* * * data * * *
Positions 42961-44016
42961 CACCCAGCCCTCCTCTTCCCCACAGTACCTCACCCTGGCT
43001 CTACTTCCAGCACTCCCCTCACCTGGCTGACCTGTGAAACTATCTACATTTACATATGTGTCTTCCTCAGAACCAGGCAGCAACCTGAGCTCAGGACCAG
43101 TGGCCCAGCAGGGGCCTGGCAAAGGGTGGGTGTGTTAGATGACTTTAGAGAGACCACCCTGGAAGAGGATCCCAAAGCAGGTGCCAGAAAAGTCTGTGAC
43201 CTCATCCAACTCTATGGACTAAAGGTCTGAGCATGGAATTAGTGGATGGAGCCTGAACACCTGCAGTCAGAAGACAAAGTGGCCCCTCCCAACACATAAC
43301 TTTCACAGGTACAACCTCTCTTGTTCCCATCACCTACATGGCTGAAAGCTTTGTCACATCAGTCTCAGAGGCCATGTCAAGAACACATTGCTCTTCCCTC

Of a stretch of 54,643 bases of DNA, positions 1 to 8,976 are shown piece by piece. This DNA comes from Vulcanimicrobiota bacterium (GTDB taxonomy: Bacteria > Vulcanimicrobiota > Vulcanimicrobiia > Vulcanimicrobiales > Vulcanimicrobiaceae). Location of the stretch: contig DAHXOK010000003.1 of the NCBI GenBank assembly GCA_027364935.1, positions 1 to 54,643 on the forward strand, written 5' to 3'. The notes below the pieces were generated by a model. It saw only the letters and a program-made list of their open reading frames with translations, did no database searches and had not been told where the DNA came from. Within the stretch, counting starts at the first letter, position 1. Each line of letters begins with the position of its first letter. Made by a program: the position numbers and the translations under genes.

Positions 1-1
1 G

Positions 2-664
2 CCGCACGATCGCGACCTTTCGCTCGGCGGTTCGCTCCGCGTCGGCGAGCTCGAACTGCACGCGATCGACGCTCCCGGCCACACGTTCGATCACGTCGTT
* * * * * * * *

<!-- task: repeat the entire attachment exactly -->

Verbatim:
Positions 42961-44016
42961 CACCCAGCCCTCCTCTTCCCCACAGTACCTCACCCTGGCT
43001 CTACTTCCAGCACTCCCCTCACCTGGCTGACCTGTGAAACTATCTACATTTACATATGTGTCTTCCTCAGAACCAGGCAGCAACCTGAGCTCAGGACCAG
43101 TGGCCCAGCAGGGGCCTGGCAAAGGGTGGGTGTGTTAGATGACTTTAGAGAGACCACCCTGGAAGAGGATCCCAAAGCAGGTGCCAGAAAAGTCTGTGAC
43201 CTCATCCAACTCTATGGACTAAAGGTCTGAGCATGGAATTAGTGGATGGAGCCTGAACACCTGCAGTCAGAAGACAAAGTGGCCCCTCCCAACACATAAC
43301 TTTCACAGGTACAACCTCTCTTGTTCCCATCACCTACATGGCTGAAAGCTTTGTCACATCAGTCTCAGAGGCCATGTCAAGAACACATTGCTCTTCCCTC

Of a stretch of 54,643 bases of DNA, positions 1 to 8,976 are shown piece by piece. This DNA comes from Vulcanimicrobiota bacterium (GTDB taxonomy: Bacteria > Vulcanimicrobiota > Vulcanimicrobiia > Vulcanimicrobiales > Vulcanimicrobiaceae). Location of the stretch: contig DAHXOK010000003.1 of the NCBI GenBank assembly GCA_027364935.1, positions 1 to 54,643 on the forward strand, written 5' to 3'. The notes below the pieces were generated by a model. It saw only the letters and a program-made list of their open reading frames with translations, did no database searches and had not been told where the DNA came from. Within the stretch, counting starts at the first letter, position 1. Each line of letters begins with the position of its first letter. Made by a program: the position numbers and the translations under genes.

Positions 1-1
1 G

Positions 2-664
2 CCGCACGATCGCGACCTTTCGCTCGGCGGTTCGCTCCGCGTCGGCGAGCTCGAACTGCACGCGATCGACGCTCCCGGCCACACGTTCGATCACGTCGTT